Osteoarthritis (OA) is a common cause of disability in people age >65 years (1). Development of treatments for OA is limited by the lack of a noninvasive method that is reproducible and accurate in measuring early disease and disease progression. Change in width of the medial tibiofemoral joint space has been recommended, by expert consensus, as the primary measure of the effect of biologic treatments in OA (2). However, precise measurement of this variable is dependent on standardized radiographic techniques and could be biased when the presence of pain impairs the ability of the subject to position the knee (3).
There has been increasing interest in the use of magnetic resonance imaging (MRI) in the measurement of knee cartilage volume as a possible outcome measure in arthritis (4–7). Measurement of tibial cartilage has been shown to be a valid indicator of cartilage volume when MRI-determined cartilage volume is compared with findings of anatomic dissection and has been found to be reproducible, with coefficient of variations of <5% (4–7). This validity and reproducibility have been documented both in healthy subjects and in patients (8, 9).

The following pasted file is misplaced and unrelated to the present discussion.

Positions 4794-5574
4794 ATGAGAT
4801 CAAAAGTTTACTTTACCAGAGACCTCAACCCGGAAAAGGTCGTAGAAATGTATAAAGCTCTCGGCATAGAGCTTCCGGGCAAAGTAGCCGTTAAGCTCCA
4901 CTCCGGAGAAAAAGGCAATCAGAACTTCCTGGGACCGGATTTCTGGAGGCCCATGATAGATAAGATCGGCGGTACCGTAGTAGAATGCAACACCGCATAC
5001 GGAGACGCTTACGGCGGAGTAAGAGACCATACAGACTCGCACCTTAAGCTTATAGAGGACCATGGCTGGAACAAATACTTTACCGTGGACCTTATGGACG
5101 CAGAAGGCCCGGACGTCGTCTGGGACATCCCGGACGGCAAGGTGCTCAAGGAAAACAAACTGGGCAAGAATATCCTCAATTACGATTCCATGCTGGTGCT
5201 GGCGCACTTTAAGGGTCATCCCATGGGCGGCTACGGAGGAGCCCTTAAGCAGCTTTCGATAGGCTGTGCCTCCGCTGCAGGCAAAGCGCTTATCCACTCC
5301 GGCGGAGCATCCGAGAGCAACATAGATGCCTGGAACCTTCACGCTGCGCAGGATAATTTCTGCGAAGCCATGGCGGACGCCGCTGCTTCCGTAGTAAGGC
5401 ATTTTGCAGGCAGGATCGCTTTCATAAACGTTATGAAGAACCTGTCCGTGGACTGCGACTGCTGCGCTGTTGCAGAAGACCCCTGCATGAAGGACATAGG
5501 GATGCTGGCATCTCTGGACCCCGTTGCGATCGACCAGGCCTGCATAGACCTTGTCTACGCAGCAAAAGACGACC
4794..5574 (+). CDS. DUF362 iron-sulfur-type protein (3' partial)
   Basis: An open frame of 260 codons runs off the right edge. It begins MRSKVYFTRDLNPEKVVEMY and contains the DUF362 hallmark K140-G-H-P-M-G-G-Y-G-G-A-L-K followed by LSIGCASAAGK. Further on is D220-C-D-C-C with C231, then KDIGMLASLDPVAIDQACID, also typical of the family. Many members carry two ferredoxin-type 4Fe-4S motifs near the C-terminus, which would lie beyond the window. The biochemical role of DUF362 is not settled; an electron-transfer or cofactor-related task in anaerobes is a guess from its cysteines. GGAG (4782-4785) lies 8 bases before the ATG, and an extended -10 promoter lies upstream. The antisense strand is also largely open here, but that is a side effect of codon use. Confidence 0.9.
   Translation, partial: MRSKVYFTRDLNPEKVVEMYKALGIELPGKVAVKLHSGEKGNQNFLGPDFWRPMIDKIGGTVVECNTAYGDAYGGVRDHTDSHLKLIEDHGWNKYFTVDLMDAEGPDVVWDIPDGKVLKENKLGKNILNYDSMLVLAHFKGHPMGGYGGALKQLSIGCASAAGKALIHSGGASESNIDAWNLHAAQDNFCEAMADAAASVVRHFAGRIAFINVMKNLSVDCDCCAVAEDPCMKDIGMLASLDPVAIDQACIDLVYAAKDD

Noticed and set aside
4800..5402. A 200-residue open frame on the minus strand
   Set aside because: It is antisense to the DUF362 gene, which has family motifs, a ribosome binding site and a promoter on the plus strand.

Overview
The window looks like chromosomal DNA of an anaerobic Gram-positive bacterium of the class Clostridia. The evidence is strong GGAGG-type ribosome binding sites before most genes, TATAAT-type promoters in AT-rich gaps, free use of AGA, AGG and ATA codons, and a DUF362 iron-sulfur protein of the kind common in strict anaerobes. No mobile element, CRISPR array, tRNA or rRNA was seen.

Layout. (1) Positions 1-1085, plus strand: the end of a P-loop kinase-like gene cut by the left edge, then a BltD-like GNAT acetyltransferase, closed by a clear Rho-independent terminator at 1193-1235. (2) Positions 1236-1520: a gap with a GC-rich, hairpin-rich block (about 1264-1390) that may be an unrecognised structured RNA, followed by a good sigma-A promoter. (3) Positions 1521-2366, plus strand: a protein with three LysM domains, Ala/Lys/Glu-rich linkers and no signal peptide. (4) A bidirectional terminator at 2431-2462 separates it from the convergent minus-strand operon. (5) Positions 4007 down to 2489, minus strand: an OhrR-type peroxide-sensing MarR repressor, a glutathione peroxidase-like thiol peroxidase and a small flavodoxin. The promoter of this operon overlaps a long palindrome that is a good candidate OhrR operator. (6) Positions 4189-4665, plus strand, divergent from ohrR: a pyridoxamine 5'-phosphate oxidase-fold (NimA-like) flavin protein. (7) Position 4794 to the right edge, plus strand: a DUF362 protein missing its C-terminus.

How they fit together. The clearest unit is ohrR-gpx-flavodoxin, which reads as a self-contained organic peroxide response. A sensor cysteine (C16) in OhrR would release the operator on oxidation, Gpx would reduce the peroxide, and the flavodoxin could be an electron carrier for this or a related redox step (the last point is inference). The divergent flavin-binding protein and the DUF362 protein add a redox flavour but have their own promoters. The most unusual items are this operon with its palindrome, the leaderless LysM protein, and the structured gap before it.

There are a number of potential advantages of measuring articular cartilage volume rather than using radiologic assessment of joint space narrowing (JSN). This measurement provides a direct measure of joint cartilage, rather than an indirect measure via radiographs. Since the whole 3-dimensional (3-D) structure is examined, the potential problem of reselecting identical locations for followup, as occurs with knee radiography, is reduced. Small positional changes from one examination to the next may affect the reproducibility of JSN, particularly in longitudinal studies, and this should be minimized by measuring the entire 3-D structure (10). There is also evidence that mild-to-moderate joint space loss may reflect meniscal extrusion rather than joint cartilage erosion (11).